7. A major friendship anniversary. It’s so overwhelmingly true that relationships take work, but that goes for every kind of relationship — not just romantic ones. In some ways, I feel like it takes even more work to maintain long-term friendships than a long-term partnership, and they can be just as life-changing.
8. Paying off student loans. Or consumer debt, or your mortgage. Of course, no one should celebrate getting out of debt by putting themselves in more debt. None of these celebrations are worth years of interest payments, but this one especially. That being said, getting out of debt is something that often takes years of patience, diligence, and follow-through — it’s an amazing feat, no matter how long it takes. I think this is the literal perfect occasion to throw a lovingly-planned party.
9. Graduating from a “non-traditional” educational path. Maybe you apprenticed in a bakery, put yourself through an intensive coding program, or put yourself through an online master’s degree that took up all of your free time for the past few years. No matter what they lead to professionally, these kinds of milestones deserve to be celebrated.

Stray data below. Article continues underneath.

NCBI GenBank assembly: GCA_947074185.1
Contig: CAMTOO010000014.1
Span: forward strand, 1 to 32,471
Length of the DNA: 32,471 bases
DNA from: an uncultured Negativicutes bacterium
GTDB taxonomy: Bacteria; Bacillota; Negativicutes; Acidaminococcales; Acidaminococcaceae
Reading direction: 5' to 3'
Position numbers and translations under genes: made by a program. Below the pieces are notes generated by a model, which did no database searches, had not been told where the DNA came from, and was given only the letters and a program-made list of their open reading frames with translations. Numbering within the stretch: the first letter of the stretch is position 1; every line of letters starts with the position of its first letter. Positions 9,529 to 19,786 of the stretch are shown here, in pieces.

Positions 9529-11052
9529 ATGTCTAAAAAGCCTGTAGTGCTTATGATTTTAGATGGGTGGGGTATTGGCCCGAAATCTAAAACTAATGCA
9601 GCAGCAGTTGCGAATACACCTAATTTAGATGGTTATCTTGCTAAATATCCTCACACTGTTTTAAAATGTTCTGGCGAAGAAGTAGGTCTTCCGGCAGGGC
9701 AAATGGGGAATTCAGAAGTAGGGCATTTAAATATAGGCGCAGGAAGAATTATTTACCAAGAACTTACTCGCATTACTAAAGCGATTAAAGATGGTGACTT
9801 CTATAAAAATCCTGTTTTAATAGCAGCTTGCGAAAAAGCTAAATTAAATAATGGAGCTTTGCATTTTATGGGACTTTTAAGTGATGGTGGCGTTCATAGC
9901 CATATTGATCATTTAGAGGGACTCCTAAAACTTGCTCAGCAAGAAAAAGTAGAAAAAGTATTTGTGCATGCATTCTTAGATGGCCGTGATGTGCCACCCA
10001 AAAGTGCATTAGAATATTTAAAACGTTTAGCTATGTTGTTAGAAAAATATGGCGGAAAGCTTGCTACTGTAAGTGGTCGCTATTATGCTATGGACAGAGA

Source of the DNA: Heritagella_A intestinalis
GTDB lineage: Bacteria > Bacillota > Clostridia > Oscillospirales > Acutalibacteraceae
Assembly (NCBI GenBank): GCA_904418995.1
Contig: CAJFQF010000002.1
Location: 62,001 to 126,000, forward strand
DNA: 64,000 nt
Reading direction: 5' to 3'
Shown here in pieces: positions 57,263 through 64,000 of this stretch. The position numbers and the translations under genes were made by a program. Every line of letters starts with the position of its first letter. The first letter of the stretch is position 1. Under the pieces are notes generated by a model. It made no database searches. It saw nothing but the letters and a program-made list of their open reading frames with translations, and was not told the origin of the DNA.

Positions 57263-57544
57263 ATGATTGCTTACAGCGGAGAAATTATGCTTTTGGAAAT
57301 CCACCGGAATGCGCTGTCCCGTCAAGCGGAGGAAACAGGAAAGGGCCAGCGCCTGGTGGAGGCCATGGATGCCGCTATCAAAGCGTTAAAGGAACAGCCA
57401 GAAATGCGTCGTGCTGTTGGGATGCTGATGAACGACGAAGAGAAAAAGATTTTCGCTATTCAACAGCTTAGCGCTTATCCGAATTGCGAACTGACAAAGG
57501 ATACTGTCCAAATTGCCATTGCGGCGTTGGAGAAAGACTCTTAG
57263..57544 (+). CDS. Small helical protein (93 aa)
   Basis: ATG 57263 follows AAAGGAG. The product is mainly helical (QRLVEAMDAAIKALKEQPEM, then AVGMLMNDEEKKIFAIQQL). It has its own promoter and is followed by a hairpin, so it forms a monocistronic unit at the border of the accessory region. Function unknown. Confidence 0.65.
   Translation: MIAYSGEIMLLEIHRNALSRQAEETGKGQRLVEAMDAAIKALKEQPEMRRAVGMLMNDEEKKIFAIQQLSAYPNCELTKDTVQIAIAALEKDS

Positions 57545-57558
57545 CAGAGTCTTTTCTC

10. The anniversary of choosing not to do something. Especially when you have the hindsight to know that it ended up being the right choice for you. Mine would be not giving up on trying to build a career in media in New York and going to grad school about three and a half years ago. I may not have a master’s degree to show for myself, but I wouldn’t have gotten to this place in my life career-wise if I’d moved to a different state to pursue something else. (Plus, I wouldn’t have the life I have with my partner.)
11. Completing a major personal project. Listen, I haven’t read the blog or book Julie & Julia is based on. But if I had personally polished off every recipe in that truly giant cookbook in just a year, you bet it would have warranted a huge celebration. I think it’s easy to think of professional accomplishments that are worth celebrating, but let’s not forget about life achievements that are purely personal. Whether that’s hitting a milestone with the blog you run for fun, running a marathon, learning to speak Spanish, or taking ballet lessons for the first time in adulthood — even if no personal accomplishment ever pays you, it deserves some recognition.
If you have other ideas of life milestones that deserve wedding-sized celebrations, let me know in the comments!
Holly is the TFD’s Head of Content. Follow her on Twitter here, or send her your ideas at holly@ !